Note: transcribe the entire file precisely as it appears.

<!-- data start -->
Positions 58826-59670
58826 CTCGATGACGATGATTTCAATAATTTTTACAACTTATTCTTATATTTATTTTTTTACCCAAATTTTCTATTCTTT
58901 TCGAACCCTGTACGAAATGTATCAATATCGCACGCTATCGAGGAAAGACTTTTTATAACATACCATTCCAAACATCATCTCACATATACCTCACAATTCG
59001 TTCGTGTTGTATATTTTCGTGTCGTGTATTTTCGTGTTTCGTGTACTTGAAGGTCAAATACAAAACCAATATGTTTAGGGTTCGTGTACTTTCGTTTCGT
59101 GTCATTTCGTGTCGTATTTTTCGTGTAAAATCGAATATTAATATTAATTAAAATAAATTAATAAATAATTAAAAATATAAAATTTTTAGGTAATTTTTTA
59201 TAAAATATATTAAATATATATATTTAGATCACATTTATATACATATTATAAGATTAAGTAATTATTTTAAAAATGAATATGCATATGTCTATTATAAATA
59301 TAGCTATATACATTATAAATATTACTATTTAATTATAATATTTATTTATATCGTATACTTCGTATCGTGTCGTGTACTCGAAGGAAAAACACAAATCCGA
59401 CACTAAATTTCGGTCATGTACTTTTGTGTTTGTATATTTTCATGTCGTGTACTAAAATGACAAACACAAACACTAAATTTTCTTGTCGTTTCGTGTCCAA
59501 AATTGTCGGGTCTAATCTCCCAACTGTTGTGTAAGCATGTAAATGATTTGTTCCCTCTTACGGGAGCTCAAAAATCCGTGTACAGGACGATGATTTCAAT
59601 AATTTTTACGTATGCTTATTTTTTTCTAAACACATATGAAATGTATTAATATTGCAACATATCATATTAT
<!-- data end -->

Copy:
Positions 58826-59670
58826 CTCGATGACGATGATTTCAATAATTTTTACAACTTATTCTTATATTTATTTTTTTACCCAAATTTTCTATTCTTT
58901 TCGAACCCTGTACGAAATGTATCAATATCGCACGCTATCGAGGAAAGACTTTTTATAACATACCATTCCAAACATCATCTCACATATACCTCACAATTCG
59001 TTCGTGTTGTATATTTTCGTGTCGTGTATTTTCGTGTTTCGTGTACTTGAAGGTCAAATACAAAACCAATATGTTTAGGGTTCGTGTACTTTCGTTTCGT
59101 GTCATTTCGTGTCGTATTTTTCGTGTAAAATCGAATATTAATATTAATTAAAATAAATTAATAAATAATTAAAAATATAAAATTTTTAGGTAATTTTTTA
59201 TAAAATATATTAAATATATATATTTAGATCACATTTATATACATATTATAAGATTAAGTAATTATTTTAAAAATGAATATGCATATGTCTATTATAAATA
59301 TAGCTATATACATTATAAATATTACTATTTAATTATAATATTTATTTATATCGTATACTTCGTATCGTGTCGTGTACTCGAAGGAAAAACACAAATCCGA
59401 CACTAAATTTCGGTCATGTACTTTTGTGTTTGTATATTTTCATGTCGTGTACTAAAATGACAAACACAAACACTAAATTTTCTTGTCGTTTCGTGTCCAA
59501 AATTGTCGGGTCTAATCTCCCAACTGTTGTGTAAGCATGTAAATGATTTGTTCCCTCTTACGGGAGCTCAAAAATCCGTGTACAGGACGATGATTTCAAT
59601 AATTTTTACGTATGCTTATTTTTTTCTAAACACATATGAAATGTATTAATATTGCAACATATCATATTAT